2013 QR1 will make its nearest approach this time - at what space.com refers to as a 'safe distance' of 1.8 million miles - at 3.37am BST tomorrow morning, though enthusiasts can watch it in a webcast at the more civilized time of 5.30pm BST on Sunday.
Its recent discovery means that data from this pass will be needed to calculate whether there is any chance of a future impact, and there are still plenty more out there to be discovered, which rather calls into question the recent assurances that, based on current knowledge, we aren't in line for a strike for at least the next century.
“Finding 10,000 near-Earth objects is a significant milestone,” said Lindley Johnson, program executive for NASA’s Near-Earth Object Observations Program, "but there are at least 10 times that many more to be found before we can be assured we will have found any and all that could impact and do significant harm to the citizens of Earth.”Even leaving aside the question of all those 'unknown unknowns' still whizzing around up there, there's always the chance of a collision knocking one of the known ones onto a new trajectory. On a cosmic scale, it's always going to be a question of 'when', not 'if'.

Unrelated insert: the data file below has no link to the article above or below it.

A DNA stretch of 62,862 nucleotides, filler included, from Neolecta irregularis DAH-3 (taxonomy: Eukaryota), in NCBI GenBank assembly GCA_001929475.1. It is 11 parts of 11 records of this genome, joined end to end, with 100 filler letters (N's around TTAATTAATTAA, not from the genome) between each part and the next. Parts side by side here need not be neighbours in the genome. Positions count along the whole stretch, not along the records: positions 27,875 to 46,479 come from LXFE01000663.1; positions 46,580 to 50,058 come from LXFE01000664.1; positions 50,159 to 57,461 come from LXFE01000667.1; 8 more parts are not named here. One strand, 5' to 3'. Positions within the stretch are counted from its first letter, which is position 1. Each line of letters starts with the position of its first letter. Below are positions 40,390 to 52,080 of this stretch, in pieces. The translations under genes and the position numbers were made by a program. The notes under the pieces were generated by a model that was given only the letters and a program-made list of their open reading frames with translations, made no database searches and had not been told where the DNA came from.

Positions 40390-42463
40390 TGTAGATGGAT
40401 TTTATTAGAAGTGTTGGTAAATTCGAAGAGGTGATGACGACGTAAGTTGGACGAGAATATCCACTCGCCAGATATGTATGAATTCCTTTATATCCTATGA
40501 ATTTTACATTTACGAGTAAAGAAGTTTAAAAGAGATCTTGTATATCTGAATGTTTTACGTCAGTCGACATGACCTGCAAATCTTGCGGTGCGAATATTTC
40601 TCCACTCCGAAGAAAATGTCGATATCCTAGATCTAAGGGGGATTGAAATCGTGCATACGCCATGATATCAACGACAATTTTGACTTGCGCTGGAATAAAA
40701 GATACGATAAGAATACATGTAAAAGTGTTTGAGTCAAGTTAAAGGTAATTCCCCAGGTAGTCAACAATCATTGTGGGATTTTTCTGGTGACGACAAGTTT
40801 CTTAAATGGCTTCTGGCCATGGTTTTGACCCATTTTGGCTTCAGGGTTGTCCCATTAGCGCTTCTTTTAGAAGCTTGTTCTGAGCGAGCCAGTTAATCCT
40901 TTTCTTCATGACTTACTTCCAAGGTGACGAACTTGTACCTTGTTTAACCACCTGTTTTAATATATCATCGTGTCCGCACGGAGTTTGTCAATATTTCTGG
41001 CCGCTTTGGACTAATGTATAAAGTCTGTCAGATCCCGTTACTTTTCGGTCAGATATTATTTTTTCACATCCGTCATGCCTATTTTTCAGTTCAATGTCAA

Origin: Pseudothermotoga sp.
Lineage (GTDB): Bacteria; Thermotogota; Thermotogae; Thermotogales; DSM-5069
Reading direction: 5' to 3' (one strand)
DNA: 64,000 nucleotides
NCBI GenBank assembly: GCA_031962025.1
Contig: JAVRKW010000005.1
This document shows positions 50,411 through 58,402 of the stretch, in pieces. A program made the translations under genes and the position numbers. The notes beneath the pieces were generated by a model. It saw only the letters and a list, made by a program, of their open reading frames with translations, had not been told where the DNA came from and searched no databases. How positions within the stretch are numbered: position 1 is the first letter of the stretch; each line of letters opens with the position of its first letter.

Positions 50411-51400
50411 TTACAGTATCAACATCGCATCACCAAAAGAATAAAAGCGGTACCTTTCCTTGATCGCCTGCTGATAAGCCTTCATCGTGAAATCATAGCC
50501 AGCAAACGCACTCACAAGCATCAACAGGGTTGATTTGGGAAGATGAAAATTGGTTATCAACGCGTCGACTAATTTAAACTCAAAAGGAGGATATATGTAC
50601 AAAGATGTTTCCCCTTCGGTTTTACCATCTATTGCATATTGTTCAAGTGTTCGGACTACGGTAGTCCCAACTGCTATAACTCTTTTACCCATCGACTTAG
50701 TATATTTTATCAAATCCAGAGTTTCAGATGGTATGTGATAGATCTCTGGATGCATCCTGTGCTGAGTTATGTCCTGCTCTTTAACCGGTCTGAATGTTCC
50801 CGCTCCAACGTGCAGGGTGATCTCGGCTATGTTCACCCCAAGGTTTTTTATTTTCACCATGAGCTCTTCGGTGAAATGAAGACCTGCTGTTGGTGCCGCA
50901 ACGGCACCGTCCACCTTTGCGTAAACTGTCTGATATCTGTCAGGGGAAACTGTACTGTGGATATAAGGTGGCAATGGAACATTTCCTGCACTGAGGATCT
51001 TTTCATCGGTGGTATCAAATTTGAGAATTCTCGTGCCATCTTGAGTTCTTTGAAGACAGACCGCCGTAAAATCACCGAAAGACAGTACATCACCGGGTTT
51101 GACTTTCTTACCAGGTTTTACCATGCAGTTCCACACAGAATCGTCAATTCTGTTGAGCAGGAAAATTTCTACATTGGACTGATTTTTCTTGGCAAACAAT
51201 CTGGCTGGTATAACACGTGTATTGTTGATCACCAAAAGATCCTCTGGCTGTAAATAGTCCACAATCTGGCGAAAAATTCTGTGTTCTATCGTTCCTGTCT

And where's Lembit Opik while all this is going on? Surely this one-time stalwart campaigner for an asteroid early warning system has something to say on the matter? Unfortunately, he seems to have been occupied with matters rather closer to home:
'Former MP Lembit Opik bitten in the groin by a sausage dog while judging a charity pet show'I suppose it's too much to hope that this will convince him once and for all that the celebrity life isn't all it's cracked up to be and that he should return forthwith to matters astronomical.
After all, while the USA gears up for an asteroid-based gold rush and runs competitions to find a useful method of deflection, no-one in Britain has yet stepped up to become, as it were, the face of asteroids.
This should leave the field wide open for Opik, once described as the 'Nostradamus of Westminster' for his dire prognostications of asteroid impact. After all, his previous alternative careers haven't exactly left him covered in glory and it's clear he has no future as a dog show judge.
Sadly, I suspect that his media antics have effectively disqualified him from becoming our national authority on the subject; should we one day face an imminent impact, I, for one, don't want to hear about it from an alumnus of 'I'm a Celebrity, Get Me Out Of Here'.